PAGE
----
The in-display optical fingerprint sensor has been improved as well. It’s much quicker and more accurate than last year, even more so than the theoretically superior ultrasonic in-display sensor on Samsung’s flagships. Naturally, facial recognition is supported, and it works well most of the time. You get the option to add your face two times thanks to One UI 2.0, so it’s pretty easy to make sure the phone almost never fails to properly detect your face.
In the box, the Galaxy A71 comes with a 25W fast charger with a USB-C to USB-C cable and 3.5mm earphones. The A71 doesn’t have a screen protector applied out of the box, and a case isn’t bundled, either. The latter isn’t exactly necessary, though we would recommend getting both a screen protector and a case to keep this pretty little phone safe from everyday wear and tear.
Galaxy A71 camera
The Galaxy A71’s 64MP primary camera takes 16MP photos using pixel binning, and when the lighting is right, you get really beautiful pictures. There’s a lot of detail in daylight shots and good dynamic range. Color reproduction is also faithful to real life in most cases. Nighttime shots come out noisy/grainy, though, and the dedicated Night mode tends to focus on increasing the detail in dark objects rather than controlling noise levels. That said, with good artificial lighting, the photos are pleasing and look pretty good, at least on the phone’s display. Bokeh shots using the Live Focus feature also look excellent thanks to the high-resolution sensor.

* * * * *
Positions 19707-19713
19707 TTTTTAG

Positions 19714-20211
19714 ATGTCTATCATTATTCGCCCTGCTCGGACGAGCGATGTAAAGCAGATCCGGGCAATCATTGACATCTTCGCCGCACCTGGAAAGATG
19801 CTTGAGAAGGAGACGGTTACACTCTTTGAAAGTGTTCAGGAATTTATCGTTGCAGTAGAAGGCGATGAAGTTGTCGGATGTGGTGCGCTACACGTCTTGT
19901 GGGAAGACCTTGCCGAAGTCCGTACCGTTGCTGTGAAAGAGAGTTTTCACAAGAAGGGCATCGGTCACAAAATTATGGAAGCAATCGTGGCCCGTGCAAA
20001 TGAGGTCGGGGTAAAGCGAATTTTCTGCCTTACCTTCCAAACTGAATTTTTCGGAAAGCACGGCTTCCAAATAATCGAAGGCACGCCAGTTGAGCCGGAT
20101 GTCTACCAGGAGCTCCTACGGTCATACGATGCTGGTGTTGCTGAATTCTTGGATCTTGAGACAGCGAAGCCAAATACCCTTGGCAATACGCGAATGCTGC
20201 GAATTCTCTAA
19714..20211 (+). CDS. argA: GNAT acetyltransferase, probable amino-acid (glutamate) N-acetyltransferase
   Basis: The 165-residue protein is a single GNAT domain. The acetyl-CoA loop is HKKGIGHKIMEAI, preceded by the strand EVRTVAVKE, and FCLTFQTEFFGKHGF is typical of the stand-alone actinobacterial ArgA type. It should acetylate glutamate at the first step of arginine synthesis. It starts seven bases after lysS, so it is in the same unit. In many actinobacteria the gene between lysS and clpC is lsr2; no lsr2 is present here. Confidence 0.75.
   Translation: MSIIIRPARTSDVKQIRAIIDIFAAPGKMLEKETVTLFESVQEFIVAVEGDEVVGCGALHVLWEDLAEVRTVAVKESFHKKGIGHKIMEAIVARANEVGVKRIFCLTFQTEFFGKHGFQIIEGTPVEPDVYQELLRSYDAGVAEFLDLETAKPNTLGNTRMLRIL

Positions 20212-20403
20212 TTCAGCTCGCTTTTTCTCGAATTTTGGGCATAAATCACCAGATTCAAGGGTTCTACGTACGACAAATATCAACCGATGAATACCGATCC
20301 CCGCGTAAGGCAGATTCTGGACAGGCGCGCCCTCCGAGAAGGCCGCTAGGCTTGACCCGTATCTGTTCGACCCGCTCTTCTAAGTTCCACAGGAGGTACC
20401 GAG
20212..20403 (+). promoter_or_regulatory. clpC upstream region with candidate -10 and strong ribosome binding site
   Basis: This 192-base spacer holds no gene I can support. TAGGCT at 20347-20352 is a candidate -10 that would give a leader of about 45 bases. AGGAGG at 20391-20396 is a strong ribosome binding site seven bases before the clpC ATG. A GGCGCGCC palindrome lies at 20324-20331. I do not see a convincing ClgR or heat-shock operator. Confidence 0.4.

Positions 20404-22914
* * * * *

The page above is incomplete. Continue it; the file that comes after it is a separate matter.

The 12MP ultra-wide camera takes better photos that what the 8MP ultra-wide camera on the A70 was capable of, at least in terms of the detail captured. The A71 also has a 5MP macro camera that’s barely serviceable. I hope Samsung will start putting higher-resolution camera sensors in its upper mid-range devices, as the 5MP sensor barely resolves any detail no matter how good or bad the lighting may be. That also makes it tough to get focus right, unless you’re looking closely at the screen while framing a macro shot.